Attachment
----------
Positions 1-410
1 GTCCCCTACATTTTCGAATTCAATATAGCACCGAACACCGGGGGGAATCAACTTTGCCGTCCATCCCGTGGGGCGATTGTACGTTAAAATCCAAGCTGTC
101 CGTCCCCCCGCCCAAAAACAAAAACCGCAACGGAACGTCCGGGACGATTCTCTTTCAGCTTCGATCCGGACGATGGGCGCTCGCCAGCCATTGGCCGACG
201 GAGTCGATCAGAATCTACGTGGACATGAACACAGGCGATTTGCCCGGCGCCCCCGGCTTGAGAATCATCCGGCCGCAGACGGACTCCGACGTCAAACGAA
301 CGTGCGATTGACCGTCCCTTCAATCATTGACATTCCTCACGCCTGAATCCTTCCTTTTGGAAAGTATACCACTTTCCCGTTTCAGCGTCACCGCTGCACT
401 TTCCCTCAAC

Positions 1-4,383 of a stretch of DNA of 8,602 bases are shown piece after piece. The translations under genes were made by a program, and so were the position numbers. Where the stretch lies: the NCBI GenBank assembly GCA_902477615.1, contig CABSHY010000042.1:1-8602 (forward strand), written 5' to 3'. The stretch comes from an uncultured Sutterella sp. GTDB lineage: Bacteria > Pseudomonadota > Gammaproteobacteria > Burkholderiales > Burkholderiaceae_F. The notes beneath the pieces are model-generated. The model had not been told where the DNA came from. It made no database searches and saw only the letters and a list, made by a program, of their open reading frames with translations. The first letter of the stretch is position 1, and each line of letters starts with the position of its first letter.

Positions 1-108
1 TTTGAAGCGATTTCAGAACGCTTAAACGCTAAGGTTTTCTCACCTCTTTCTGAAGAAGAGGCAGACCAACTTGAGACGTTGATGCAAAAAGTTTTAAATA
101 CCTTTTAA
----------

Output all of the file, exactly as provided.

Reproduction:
Positions 1-410
1 GTCCCCTACATTTTCGAATTCAATATAGCACCGAACACCGGGGGGAATCAACTTTGCCGTCCATCCCGTGGGGCGATTGTACGTTAAAATCCAAGCTGTC
101 CGTCCCCCCGCCCAAAAACAAAAACCGCAACGGAACGTCCGGGACGATTCTCTTTCAGCTTCGATCCGGACGATGGGCGCTCGCCAGCCATTGGCCGACG
201 GAGTCGATCAGAATCTACGTGGACATGAACACAGGCGATTTGCCCGGCGCCCCCGGCTTGAGAATCATCCGGCCGCAGACGGACTCCGACGTCAAACGAA
301 CGTGCGATTGACCGTCCCTTCAATCATTGACATTCCTCACGCCTGAATCCTTCCTTTTGGAAAGTATACCACTTTCCCGTTTCAGCGTCACCGCTGCACT
401 TTCCCTCAAC

Positions 1-4,383 of a stretch of DNA of 8,602 bases are shown piece after piece. The translations under genes were made by a program, and so were the position numbers. Where the stretch lies: the NCBI GenBank assembly GCA_902477615.1, contig CABSHY010000042.1:1-8602 (forward strand), written 5' to 3'. The stretch comes from an uncultured Sutterella sp. GTDB lineage: Bacteria > Pseudomonadota > Gammaproteobacteria > Burkholderiales > Burkholderiaceae_F. The notes beneath the pieces are model-generated. The model had not been told where the DNA came from. It made no database searches and saw only the letters and a list, made by a program, of their open reading frames with translations. The first letter of the stretch is position 1, and each line of letters starts with the position of its first letter.

Positions 1-108
1 TTTGAAGCGATTTCAGAACGCTTAAACGCTAAGGTTTTCTCACCTCTTTCTGAAGAAGAGGCAGACCAACTTGAGACGTTGATGCAAAAAGTTTTAAATA
101 CCTTTTAA